The mayor of Caldwell on Tuesday morning asked the foundation board in charge of an electronic billboard at one of the entrances to town to remove a message that has sparked angry responses across the United States and beyond.
The message, which compares President Barack Obamas foreign policy to the actions of Colorado mass-murder suspect James Holmes, will be gone soon but not because the city asked for it to be removed, said Maurice Clements, chairman of the Ralph Smeed Memorial Foundation and a promoter of the billboard.
Clements said the group typically runs messages on the board for a week or so, then puts new ones up. The person who posts the messages is out of town until Wednesday afternoon, he said.
I didnt realize this was going to be as emotional an issue as it has become, said Clements, who estimates that hes received about 1,000 emails and phone calls. Apparently this one here struck a raw nerve.
Clements said the reaction was about 60 percent against the misunderstood message, but he believes there is a silent majority of supporters.
The Achilles heel of the conservative movement is the reluctance of conservatives to express public support for those with whom they agree, Clements said, quoting the late Ralph Smeed.
Clements has received some death threats, including one that was sent to the Idaho Statesman on Tuesday morning. But hes not overly concerned.
I just thank them for their input and end the call, he said.
Caldwell police Lt. Devin Riley said Tuesday that police had not heard about any threats toward Clements or the billboard.
The controversial billboard went viral online, picked up by far-flung media and bloggers. Clements said hes done interviews with the New York Daily News, TMZ and radio stations in Los Angeles and Denver.
The Huffington Post did a roundup Saturday of Treasure Valley coverage, and the Dagbladet newspaper in Oslo, Norway, contacted the Statesman on Tuesday to get a photo of the billboard.
The story the Statesman ran Friday now has more than 750 comments, and some readers emailed the paper directly.
Have them take the Holmes billboard sign down, Bess Loveless wrote in her subject line.
I am from Colorado and know people that had family killed. Please do not give homage to this guy. It is what he wants, Loveless wrote.
Bill Galvin of Greenwich, Conn., said the billboard message is the kind of mindless, hate-provoking speech which is accelerating the decline of our society.
This billboard is indicative of what too many accept as normal. Same folks probably think its perfectly normal that everyone should be able to own an AK-47 assault rifle, Galvin said.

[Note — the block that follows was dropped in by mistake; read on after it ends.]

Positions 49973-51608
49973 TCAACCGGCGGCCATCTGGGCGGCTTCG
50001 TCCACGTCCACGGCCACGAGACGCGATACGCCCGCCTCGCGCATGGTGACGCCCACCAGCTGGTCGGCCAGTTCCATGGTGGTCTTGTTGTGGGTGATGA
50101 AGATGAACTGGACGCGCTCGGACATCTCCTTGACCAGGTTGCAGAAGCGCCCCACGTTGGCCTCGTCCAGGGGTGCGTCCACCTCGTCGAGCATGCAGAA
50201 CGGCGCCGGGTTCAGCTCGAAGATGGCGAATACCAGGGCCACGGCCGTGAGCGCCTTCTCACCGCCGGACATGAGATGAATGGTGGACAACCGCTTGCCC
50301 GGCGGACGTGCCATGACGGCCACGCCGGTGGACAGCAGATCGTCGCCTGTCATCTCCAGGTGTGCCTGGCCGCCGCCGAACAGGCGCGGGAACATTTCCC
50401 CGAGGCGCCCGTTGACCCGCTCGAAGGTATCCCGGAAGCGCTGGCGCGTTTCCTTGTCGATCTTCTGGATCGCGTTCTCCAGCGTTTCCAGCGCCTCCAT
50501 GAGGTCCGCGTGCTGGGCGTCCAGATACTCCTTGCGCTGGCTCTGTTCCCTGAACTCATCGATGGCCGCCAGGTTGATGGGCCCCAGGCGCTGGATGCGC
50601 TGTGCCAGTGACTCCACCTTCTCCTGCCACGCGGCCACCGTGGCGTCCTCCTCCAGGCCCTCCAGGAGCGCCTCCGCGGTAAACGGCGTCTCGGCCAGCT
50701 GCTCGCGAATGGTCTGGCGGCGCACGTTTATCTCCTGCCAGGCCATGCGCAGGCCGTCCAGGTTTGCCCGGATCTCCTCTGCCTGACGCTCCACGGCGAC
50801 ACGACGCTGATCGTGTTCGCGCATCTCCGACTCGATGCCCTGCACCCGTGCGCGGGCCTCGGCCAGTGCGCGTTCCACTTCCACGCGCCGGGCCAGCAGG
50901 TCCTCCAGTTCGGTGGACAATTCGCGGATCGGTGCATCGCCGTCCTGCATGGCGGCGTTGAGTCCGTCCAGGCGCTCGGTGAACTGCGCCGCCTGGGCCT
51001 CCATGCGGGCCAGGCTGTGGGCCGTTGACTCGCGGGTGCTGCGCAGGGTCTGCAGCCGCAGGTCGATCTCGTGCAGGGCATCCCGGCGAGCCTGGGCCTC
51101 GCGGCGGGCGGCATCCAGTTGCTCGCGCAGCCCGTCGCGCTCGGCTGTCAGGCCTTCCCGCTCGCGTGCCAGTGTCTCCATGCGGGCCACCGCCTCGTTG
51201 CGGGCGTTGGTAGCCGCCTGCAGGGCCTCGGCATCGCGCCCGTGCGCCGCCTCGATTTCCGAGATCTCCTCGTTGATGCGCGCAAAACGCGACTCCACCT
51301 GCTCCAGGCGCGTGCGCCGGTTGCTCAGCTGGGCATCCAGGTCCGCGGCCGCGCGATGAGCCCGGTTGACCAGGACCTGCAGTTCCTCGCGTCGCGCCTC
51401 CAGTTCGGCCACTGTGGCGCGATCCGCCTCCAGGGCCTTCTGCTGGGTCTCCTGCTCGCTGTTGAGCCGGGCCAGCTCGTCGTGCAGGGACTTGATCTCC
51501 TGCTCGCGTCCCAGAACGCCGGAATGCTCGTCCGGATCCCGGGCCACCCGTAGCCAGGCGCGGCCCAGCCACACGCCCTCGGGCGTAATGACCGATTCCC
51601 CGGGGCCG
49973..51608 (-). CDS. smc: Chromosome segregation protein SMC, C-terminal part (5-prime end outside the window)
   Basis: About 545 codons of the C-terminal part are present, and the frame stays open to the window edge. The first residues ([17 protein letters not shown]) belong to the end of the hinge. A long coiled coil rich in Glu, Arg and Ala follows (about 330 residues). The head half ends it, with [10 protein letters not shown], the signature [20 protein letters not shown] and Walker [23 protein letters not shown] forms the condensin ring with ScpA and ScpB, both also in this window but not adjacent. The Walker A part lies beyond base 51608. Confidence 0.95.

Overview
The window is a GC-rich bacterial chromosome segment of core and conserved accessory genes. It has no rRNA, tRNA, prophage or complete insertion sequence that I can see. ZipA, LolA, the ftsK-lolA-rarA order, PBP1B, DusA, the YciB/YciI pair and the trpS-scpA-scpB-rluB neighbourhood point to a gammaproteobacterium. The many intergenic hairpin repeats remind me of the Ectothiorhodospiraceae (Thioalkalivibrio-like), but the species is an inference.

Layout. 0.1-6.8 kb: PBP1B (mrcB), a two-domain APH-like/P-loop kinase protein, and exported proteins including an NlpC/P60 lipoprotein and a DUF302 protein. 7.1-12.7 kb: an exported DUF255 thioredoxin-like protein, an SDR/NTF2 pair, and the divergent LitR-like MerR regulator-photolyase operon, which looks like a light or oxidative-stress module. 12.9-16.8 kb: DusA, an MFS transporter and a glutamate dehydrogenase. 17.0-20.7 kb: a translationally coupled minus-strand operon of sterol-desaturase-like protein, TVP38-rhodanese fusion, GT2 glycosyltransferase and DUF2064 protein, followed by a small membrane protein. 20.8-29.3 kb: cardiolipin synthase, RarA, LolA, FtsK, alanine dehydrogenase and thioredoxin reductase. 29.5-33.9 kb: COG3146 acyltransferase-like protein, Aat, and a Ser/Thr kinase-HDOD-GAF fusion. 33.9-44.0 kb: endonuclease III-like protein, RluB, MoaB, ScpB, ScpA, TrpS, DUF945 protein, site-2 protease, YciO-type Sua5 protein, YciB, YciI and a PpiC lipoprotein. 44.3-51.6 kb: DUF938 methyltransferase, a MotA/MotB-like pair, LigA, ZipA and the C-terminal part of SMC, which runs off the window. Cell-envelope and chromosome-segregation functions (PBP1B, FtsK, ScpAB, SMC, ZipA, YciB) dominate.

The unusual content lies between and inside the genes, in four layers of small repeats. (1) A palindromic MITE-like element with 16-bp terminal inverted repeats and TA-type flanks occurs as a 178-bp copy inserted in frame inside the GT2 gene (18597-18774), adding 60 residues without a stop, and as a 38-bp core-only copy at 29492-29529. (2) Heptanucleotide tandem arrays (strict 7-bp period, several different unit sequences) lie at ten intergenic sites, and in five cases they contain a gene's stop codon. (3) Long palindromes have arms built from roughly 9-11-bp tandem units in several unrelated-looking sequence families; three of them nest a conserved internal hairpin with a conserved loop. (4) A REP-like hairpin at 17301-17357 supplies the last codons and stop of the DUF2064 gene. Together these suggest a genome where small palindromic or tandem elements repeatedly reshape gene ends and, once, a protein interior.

Caldwell Mayor Garret Nancolas was out of town when the uproar began late last week. He said Monday that more than a dozen people had called City Hall.
I have not heard one positive comment about it, said Nancolas, who believes the message went over the line by politicizing the killing of innocent civilians in a movie theater. He said he does not condone it or think its appropriate.
You are talking about families who had their lives shattered in an atrocious, horrific act of violence. What about the compassion for those people? Nancolas said. To use that as some sort of political ploy to disparage for political purposes, it crosses over every moral value that I possess.
Nancolas said the city could not compel the Smeed Foundation to take the message down because it doesnt violate any local or state codes.
Its a private sign on private property and protected by the First Amendment, he said, adding that he generally takes alternate routes to avoid driving past the billboard, which stands along Franklin Road near the citys easternmost freeway interchange.
This isnt the first time city officials have fielded calls about the Caldwell billboard, which was an outlet for Ralph Smeed. The outspoken Caldwell Libertarian died in 2010, but his friends are keeping his memory alive through political messages.
LIBERTARIAN PARTY: NO CONNECTION
The Libertarian Party of Idaho issued a statement Tuesday stressing that the party has nothing to do with the billboard and defending the right of the signs owner to post anything it chooses. The party also said the message lacks both sensitivity to the victims of the (Colorado) shooting and invites the unfounded criticisms of racism and political baiting.
Libertarians throughout the state hold in solemn regard both the Aurora shooting victims and the thousands dead as a result of Mr. Obamas policies. Libertarians call for an end to all aggression and ask that the people of Idaho join us in doing so.
The originator of the Obama/Holmes message, which the Smeed Foundation pulled from an email and posted to the billboard, wants credit. Washington, D.C.-based activist Adam Kokesh contacted Clements and the Idaho Statesman.
In a press release on his Facebook page, Kokesh describes himself as a Libertarian activist and Marine veteran.
By any standard of morality, by any measurement of evil, the actions President Obama has taken with his foreign policy show him to be far more evil and deranged than James Holmes, Kokesh said in the posting online.
Clements believes the uproar over the message occurred because there isnt enough space on the billboard to explain it fully.
He said its akin to a bumper sticker too small to express complex ideas, but big enough to grab peoples attention.
The goal, he said, was to draw attention to the fact that American military personnel are still losing their lives in Afghanistan because Obama broke his promise to bring all of the troops home.
There isnt commensurate amount of outrage for all those people dying in the Middle East, Clements said.
He said hes received positive feedback from current and former military personnel, including a retired major.
He said he was really happy that we had the courage to make this point, Clements said.
Katy Moeller: 377-6413